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Queen Esther initially was reluctant to appeal to the king because she was concerned about violating a law against visiting the king uninvited, which could attract punishment by death. However, Mordecai redirected her to see the request as an opportunity to use her royal access to appeal the annihilation order and maybe win deliverance for her people. Having thus seen the bigger picture, she called for prayer and fasting and vowed to appeal to the king even if it meant the ultimate punishment [Esther 4:16]: “And so I will go to the king, which is against the law; and if I perish, I perish!”

Esther’s appeal to the king was successful. The conspiracy against Jews was overturned. Another decree was published on the king’s authority that gave Jews the right to assemble, protect themselves, and destroy their enemy. Thus, Mordecai’s refusal to worship Haman triggered an event sequence whereby he triumphed over the conspiracy against him and his people, defeated his enemies, and overcame poverty. This study focuses on Queen Esther’s appeal and Mordecai’s triumph over adversity as a result.

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Finding the Bigger Picture in Adversity

Example from Mordecai-Esther Interaction—
Understanding Adversity through Bigger Picture

Queen Esther initially was reluctant to honor Mordecai’s request that she appeal to the king against an edict to annihilate Jews. She feared violating a law against visiting the king uninvited, which could attract punishment by death. However, Mordecai redirected her to see the request as an opportunity to use her royal access to appeal the annihilation order and win deliverance for her people. Having thus seen the bigger picture, she called for prayer and fasting and vowed to appeal to the king even if it meant the ultimate punishment: “And so I will go to the king, which is against the law; and if I perish, I perish!”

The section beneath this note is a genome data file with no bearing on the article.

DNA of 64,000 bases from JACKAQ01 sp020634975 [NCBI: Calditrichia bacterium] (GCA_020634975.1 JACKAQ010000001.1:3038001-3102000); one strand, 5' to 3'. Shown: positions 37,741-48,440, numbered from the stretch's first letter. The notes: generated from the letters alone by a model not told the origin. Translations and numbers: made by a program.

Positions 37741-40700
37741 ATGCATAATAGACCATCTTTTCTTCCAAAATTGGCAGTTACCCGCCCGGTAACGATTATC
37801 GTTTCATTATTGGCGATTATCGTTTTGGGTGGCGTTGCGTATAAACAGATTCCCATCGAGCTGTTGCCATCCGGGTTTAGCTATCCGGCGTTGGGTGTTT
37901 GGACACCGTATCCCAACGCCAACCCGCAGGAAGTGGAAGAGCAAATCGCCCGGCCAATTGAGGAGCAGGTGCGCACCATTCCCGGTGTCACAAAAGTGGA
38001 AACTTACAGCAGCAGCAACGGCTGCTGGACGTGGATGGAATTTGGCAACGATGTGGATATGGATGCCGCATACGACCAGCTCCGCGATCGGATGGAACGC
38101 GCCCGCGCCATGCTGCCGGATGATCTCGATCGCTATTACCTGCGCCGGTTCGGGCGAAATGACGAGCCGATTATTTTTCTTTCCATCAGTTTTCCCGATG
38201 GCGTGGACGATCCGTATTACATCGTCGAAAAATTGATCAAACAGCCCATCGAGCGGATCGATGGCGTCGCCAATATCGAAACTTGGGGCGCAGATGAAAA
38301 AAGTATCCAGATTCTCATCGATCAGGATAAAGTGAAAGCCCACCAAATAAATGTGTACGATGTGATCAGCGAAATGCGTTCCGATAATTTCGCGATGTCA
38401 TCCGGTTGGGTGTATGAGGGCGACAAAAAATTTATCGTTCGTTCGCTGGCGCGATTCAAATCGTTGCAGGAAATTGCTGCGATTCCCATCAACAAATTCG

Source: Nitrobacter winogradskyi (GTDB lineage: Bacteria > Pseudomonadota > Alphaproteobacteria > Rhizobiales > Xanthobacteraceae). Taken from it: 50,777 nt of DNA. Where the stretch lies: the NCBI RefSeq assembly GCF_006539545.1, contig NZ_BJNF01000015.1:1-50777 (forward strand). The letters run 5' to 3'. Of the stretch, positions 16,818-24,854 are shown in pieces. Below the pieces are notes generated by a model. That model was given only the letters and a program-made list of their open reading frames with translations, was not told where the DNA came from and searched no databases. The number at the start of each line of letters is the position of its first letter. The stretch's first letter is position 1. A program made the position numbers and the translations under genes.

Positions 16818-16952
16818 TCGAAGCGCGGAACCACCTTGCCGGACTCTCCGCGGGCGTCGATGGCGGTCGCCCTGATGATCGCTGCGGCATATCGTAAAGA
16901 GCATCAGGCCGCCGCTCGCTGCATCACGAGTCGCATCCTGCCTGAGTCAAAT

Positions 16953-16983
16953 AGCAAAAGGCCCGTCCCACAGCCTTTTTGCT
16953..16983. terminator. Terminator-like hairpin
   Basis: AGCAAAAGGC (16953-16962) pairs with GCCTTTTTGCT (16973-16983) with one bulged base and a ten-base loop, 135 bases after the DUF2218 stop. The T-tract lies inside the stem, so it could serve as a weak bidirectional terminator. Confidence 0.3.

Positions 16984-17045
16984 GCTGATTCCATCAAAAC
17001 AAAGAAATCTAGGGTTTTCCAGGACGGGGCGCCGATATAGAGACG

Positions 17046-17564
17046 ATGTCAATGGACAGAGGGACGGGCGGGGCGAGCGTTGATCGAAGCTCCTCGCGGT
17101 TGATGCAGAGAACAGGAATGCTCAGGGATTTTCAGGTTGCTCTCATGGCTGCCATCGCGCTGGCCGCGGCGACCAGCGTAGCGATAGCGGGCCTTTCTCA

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We continue the study series on Responding to Adversity with focus on Mordecai’s life in captivity. We examine his life during the period in terms of three interactions. As we discuss in a previous study under Living in the Image of God through Adversity—Example from Mordecai, the interactions underscore Mordecai’s commitment to worship and serve God and living to uphold the commitment even in adversity. Also, the interactions triggered event sequences that coalesced to propel Mordecai over his adversity.